Judge Sotomayor has not only looked to international sources as information after domestic sources, but has only reached out to decide international issues presented by cases if need be. In one of her decisions that has received the most attention, Center for Reproductive Law and Policy v. Bush, 304 F.3d 183 (2nd Cir. 2002), Judge Sotomayor just addressed the First Amendment issue presented by the Bush Administration’s policy preventing government funds from being used to discuss or perform abortions, and not the international law issues, because she said the domestic and international issues “are substantively indistinguishable” and so there was no need to express a “view” on the international issues. Id. at 195 n.6. Several other cases have the same pattern: Judge Sotomayor not reaching out to decide international issues unless need be, and instead making American courts primarily about resolving issues of American law.

Judge Sotomayor has also been very attentive to the concern that, as she recognized in her speech to the ACLU in April, “because there are so many international and foreign laws and so many of them vary, then a judge can look at the law of any country to support his or her conclusion because they’ll find somebody who’ll agree with them.” In several of her opinions, most notably her dissent in Croll mentioned earlier, she has made sure to consider foreign law from countries with a range of legal approaches, and she has been insistent in several cases that the arguments about foreign law presented by the lawyers in the cases be thorough and comprehensive rather than selective and biased.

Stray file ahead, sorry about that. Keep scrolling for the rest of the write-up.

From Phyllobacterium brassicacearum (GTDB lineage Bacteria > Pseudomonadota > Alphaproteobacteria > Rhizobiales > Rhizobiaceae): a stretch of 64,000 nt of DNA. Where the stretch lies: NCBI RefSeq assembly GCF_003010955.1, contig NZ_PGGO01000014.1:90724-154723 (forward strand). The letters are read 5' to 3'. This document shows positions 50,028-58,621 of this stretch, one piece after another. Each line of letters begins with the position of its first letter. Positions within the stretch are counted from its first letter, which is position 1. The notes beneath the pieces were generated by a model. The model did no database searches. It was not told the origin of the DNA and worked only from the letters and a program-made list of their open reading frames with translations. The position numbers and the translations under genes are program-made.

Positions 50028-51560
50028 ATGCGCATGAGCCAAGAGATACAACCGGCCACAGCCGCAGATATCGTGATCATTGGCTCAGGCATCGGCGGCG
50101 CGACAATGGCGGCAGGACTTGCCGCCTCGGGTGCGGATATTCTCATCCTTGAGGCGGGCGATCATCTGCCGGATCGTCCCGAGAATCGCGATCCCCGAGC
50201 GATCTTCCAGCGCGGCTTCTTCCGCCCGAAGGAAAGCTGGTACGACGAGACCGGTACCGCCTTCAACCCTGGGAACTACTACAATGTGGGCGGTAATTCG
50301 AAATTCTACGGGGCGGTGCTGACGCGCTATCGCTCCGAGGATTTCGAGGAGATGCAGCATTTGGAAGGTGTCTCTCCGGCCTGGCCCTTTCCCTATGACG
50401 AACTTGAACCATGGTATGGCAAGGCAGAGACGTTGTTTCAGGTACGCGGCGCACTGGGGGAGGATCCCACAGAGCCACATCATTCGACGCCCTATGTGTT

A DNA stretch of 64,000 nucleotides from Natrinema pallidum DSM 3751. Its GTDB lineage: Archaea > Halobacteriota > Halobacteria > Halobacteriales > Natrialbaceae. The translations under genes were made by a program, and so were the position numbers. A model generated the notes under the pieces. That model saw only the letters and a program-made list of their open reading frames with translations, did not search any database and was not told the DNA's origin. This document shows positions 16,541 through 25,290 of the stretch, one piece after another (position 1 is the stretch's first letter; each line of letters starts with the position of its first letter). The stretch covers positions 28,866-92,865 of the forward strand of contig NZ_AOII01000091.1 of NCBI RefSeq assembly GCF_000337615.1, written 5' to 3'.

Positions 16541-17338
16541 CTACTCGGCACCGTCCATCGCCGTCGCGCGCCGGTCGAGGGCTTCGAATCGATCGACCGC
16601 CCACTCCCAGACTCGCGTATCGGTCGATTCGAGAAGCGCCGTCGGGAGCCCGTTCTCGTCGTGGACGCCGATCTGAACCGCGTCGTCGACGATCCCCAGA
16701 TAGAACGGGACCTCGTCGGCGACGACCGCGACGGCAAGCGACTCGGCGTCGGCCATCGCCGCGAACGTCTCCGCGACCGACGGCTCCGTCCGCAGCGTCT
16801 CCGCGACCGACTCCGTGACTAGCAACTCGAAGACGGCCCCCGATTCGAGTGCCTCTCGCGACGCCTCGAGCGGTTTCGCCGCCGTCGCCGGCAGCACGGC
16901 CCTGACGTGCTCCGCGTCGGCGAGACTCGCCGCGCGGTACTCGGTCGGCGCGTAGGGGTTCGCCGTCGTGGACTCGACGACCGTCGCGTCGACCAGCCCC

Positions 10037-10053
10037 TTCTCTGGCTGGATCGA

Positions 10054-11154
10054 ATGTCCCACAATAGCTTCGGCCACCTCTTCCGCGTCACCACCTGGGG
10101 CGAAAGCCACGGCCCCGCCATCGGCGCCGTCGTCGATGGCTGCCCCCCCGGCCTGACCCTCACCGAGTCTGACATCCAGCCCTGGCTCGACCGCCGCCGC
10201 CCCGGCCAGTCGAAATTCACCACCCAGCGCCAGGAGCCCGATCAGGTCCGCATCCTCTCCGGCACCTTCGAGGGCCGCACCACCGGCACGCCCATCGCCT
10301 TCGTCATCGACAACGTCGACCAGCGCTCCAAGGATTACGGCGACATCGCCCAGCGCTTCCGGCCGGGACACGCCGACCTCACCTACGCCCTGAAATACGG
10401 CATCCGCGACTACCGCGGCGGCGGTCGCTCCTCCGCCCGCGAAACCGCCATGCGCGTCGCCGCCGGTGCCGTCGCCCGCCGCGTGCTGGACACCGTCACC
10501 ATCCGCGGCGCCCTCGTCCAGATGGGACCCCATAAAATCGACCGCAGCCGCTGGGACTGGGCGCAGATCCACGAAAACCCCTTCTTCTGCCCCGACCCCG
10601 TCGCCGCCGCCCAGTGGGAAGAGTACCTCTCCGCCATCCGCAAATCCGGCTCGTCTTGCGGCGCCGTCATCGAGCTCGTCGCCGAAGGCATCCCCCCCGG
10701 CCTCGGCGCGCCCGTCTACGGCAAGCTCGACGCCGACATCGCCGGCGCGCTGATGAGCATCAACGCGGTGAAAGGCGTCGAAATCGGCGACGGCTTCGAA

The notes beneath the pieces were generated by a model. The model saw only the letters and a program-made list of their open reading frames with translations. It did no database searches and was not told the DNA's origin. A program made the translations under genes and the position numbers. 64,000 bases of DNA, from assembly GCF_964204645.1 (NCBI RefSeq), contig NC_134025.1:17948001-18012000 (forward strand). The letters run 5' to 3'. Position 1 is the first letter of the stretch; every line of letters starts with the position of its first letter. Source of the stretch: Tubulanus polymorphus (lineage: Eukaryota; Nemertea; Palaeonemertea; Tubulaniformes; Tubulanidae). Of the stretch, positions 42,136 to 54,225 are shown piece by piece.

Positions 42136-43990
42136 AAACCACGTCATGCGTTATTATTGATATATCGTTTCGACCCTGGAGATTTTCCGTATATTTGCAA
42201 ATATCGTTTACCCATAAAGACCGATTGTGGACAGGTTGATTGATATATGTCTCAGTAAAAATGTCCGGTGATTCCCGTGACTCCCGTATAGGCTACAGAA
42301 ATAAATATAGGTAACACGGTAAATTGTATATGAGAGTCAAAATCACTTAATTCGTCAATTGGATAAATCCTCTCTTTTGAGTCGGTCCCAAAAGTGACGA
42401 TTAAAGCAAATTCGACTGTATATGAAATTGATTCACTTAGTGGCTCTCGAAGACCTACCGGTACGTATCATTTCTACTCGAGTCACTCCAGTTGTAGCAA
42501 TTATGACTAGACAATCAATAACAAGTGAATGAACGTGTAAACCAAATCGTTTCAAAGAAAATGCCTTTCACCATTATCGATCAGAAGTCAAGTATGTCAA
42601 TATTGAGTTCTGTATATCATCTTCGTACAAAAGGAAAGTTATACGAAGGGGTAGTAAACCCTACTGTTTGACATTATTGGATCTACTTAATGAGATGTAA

Again, this approach of using foreign law as one source among many, as indicated in her opinions and in her speeches and other writings, is not a radical idea. Justice Scalia looked to foreign law in Schriro v. Summerlin in 2004 to see what “so many presumably reasonable minds” from around the world thought about the issue that the Court had to decide. Schriro v. Summerlin, 542 U.S. 348, 356 (2004). So Judge Sotomayor’s speech and Justice Scalia’s opinion and other writings all agree that looking to foreign law can be helpful to, as Justice Sandra Day O’Connor wrote in Roper, “confirm the reasonableness” of an American legal conclusion. See Roper, 543 U.S. at 605 (O’Connor, J., dissenting).

This practice is not new to the recent Supreme Court either. As Federalist Society Co-Founder Steven Calabresi and his co-author Stephanie Zimdahl wrote in an article in 2005, the Supreme Court has been doing it for hundreds of years. So it is not just Judge Sotomayor, or Justice Scalia, or Justice O’Connor who do this—but also John Marshall, and Joseph Story, and Felix Frankfurter, and many others who have been opening their eyes to the full range of legally helpful information.

It is the Republican attacks on Judge Sotomayor that are baseless and outside of the mainstream. When Senator Sessions told The New York Times that Judge Sotomayor believes in “[t]the novel idea that foreign law has a place in the interpretation of American law,” it was Senator Sessions’s statement that was novel—and incorrect. Judge Sotomayor is doing what American judges have been doing since the Founding: Keeping their eyes open for legally relevant sources that can help them decide complicated cases.

Special thanks to Stan Chiueh and Patrick Thompson for their assistance.